We are requesting funds to sponsor a preliminary trip to Martinique for two full-time Residential Life staff members in January 2017. We are collaborating with Dr. Audra Merfeld-Langston, Interim Chair for Arts, Languages, and Philosophy & Associate Professor of French, to create a three credit hour Global Village course. This course will expand the faculty-led study abroad program on campus by offering a course focused on global experiences that culminates in a study abroad trip to Martinique in January of 2018.

This course is unique and innovative in that it is being developed as a part of two Residential Life learning communities. Students who reside in the Global Connections & Entrepreneurial learning communities will be invited to enroll in this course and participate in the trip to Martinique. We will maximize our collective expertise as educators to develop curriculum that engages students inside and outside of the classroom.    

We will Integrate facilities and create protocols for in vivo mice studies of radioactive nanomaterials for cancer treatment at Missouri S&T. We will also demonstrate the integration. The facilities to be integrated are a newly created mouse colony (Biology Department), radioactive nanoparticle production (Missouri S&T Nuclear Research Reactor, MSTR), and detection and visualization of radiochemicals in mice (Nuclear Engineering). The new integrated facilities will provide the capability to test radionuclides (and combination radionuclides) made in-house for cancer treatment. The new facility provides us with a strategic advantage that we will use to submit proposals for exploratory new treatments to the National Institutes of Health (NIH) in collaboration with Washington University. The treatments may include radioactive multicomponent nanoparticles (acute and chronic exposure), capture therapy with boron nanoparticles, and biological pathways of functionalized nanostructures.

The aim of this project is to fabricate effective and robust adsorbent monoliths for use in gas separation processes by using 3D printing technique. With numerous advantages offered by 3D printing, we believe this technique could be utilized to fabricate novel monolithic adsorbents with controllable channel size, wall thickness and cross-sectional shapes. Most importantly, the mechanical strength of the 3D-printed adsorbents is expected to be higher than that of conventional beads or pellets. We recently fabricated zeolite monoliths and tested their adsorptive performance for removing carbon dioxide from indoor environments. The positive feedback that we received from the reviewers was very encouraging confirming the innovative approach taken for addressing the scalability issue of adsorbents. This work could provide the foundation for 3D printing of other efficient solid adsorbents like MOFs, graphene, etc.

We propose to demonstrate the scalability and robust operation of polymer-based asymmetric hollow fiber catalytic membranes for in-situ reaction and separation in continuous-flow platform for chemical transformation and high swelling resistance. The specific objectives of this study are to: (1) create and engineer the free-standing and highly porous asymmetric polyamide imide hollow fibers (PAIHFs) support; (2) create poly-dimethylsiloxane-graphene nanosheets (PDMS-GS) membrane thin layer on PAIHF support and then permanently immobilize two classes of catalysts (i.e, organocatalysis and PdNP’s) through a postsynthesis method that protect porous morphology of the support; (3) assess the effectiveness of the immobilized catalysts on AHFCM system using two model reactions. The proposed research will tackle the challenge of creating and developing CMs that would be suitable for continuous chemical transformations.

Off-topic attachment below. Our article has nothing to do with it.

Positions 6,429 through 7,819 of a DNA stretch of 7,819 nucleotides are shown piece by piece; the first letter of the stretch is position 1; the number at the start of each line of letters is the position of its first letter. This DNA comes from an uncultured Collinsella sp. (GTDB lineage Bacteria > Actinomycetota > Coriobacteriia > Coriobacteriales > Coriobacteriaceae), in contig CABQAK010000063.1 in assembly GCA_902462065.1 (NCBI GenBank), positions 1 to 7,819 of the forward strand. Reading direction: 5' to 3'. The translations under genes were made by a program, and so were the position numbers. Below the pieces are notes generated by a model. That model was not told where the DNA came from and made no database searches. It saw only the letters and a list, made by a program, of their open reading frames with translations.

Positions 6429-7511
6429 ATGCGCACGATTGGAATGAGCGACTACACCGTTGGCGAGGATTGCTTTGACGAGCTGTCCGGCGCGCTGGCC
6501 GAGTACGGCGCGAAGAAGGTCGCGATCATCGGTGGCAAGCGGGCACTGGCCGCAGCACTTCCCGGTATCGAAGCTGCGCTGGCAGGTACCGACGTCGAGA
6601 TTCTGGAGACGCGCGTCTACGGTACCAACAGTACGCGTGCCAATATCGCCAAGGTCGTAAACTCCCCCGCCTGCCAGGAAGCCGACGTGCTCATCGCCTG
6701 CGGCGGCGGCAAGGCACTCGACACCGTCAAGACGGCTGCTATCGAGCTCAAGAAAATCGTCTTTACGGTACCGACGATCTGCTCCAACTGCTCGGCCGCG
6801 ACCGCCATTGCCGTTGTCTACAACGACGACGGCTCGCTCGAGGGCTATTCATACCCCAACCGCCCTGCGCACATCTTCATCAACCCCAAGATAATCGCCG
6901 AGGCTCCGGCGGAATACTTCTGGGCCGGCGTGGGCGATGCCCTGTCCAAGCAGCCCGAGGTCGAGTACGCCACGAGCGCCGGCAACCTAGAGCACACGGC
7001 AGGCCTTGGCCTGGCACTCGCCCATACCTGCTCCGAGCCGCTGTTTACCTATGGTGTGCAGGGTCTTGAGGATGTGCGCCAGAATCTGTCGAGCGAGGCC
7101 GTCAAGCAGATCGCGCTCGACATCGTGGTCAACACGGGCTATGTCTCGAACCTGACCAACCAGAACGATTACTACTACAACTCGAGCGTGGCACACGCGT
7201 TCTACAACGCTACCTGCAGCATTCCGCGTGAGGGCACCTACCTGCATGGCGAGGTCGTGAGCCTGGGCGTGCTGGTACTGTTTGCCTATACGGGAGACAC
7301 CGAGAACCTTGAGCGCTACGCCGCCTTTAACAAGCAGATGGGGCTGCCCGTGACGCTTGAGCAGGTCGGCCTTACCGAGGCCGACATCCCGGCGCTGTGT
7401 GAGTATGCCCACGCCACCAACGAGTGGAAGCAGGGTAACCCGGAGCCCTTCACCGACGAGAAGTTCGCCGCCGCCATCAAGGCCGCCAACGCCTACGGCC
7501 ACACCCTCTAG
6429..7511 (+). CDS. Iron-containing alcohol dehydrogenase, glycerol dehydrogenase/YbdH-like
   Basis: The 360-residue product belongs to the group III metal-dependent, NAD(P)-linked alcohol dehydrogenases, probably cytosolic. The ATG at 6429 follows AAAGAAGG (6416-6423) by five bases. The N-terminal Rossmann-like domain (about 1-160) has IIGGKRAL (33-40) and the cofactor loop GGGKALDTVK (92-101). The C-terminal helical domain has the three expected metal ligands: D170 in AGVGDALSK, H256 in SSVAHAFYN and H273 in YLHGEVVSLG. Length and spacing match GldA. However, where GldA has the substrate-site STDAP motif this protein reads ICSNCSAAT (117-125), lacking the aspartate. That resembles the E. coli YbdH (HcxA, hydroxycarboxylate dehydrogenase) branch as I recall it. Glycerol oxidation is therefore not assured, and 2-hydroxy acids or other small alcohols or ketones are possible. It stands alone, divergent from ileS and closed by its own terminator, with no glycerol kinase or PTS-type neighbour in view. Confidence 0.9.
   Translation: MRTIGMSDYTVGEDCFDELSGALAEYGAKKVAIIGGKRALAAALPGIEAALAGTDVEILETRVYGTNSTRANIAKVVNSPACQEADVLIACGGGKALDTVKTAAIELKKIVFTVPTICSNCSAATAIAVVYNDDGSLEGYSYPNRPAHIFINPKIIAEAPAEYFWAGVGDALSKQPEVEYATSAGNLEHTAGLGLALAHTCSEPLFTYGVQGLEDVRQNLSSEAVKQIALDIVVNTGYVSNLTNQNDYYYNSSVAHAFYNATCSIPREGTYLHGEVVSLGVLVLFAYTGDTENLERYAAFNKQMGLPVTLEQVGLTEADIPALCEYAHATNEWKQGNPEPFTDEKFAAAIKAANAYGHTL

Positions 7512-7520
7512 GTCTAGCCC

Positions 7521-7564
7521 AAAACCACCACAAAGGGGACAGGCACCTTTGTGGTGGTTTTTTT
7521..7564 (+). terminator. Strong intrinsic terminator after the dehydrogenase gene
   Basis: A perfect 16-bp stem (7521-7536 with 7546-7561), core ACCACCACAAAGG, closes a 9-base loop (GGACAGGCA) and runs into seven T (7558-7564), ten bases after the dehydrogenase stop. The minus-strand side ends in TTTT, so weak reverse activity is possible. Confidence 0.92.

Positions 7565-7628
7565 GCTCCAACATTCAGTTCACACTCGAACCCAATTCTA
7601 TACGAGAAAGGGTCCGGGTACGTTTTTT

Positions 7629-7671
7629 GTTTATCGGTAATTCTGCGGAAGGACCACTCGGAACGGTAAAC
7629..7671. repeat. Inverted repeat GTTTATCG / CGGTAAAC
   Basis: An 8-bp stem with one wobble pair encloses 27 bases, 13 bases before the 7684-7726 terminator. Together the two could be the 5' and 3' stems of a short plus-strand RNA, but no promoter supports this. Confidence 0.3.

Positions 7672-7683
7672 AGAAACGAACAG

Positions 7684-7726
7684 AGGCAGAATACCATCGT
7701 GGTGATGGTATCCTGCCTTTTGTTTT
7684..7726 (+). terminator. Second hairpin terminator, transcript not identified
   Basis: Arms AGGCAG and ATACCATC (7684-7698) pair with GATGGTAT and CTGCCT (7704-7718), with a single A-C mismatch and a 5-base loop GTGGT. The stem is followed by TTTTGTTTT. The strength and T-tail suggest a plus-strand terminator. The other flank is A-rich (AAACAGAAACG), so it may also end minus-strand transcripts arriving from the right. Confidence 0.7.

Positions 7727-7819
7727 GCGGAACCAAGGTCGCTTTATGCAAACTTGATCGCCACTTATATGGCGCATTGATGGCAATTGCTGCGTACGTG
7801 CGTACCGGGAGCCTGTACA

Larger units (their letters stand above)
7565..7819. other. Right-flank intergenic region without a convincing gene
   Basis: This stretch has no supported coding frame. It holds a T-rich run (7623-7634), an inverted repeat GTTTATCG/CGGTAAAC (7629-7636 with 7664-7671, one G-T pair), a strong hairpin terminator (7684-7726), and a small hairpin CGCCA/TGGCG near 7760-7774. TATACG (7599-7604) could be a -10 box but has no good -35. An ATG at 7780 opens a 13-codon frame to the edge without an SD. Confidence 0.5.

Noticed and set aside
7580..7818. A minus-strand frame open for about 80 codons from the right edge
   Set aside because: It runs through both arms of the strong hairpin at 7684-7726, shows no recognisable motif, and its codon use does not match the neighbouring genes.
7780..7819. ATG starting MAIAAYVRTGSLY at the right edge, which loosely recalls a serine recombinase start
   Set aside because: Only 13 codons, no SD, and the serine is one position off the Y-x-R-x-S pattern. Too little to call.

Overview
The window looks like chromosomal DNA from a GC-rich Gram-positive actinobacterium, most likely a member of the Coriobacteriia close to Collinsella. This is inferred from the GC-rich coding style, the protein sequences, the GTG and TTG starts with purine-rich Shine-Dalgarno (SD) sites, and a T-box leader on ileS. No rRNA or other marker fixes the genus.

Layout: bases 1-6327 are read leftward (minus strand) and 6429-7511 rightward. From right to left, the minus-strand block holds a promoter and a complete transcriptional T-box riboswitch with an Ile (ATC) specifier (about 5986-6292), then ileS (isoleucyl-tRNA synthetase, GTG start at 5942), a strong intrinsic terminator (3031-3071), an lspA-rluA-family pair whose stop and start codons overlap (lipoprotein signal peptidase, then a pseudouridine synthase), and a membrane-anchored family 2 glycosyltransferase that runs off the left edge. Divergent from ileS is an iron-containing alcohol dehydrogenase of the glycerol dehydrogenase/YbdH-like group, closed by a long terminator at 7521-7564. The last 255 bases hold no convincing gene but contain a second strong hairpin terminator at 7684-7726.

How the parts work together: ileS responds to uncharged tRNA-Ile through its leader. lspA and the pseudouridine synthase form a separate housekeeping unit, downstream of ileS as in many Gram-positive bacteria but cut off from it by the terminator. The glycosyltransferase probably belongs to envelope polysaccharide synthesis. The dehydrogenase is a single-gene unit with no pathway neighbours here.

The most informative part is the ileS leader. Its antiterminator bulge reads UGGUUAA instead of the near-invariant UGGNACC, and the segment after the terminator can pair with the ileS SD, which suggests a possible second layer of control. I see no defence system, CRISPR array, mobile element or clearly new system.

The team has designed a portable, handheld, lab-grade DC power supply, aimed at electronics technicians, engineers, and general hobbyists, including many Missouri S&T Students.  Using high energy-density, high-power lithium batteries, our system can provide regulated DC power to an external device without tying the user to a wall outlet. While battery powered, the system has similar output capabilities to the majority of low to medium end lab power supplies. The power supply is digitally controlled and programmable, which gives it enormous potential for controllability and expandability via software which is a feature only found on high-end devices.

The charity arcade system is based off the one utilized at Stockholm Arlanda Airport and Göteborg Landvetter Airport. Like its predecessors the system will hosts a number of games that individuals can pick from and spend their pocket change on. The money can then be donated to a charity of anyone's of a committee's choosing and allows for both funds and awareness support to charities. However, this design is superior to both its predecessors because it will be of the cocktail variety and allows for more than 1 person (4 in my designs) to play therefore allowing more money to be donated. Truly this idea's best ability is to capture the culture of our community while strengthening the ties with our communities by allowing students to enjoy/relax by playing video games and aiding the community all at once.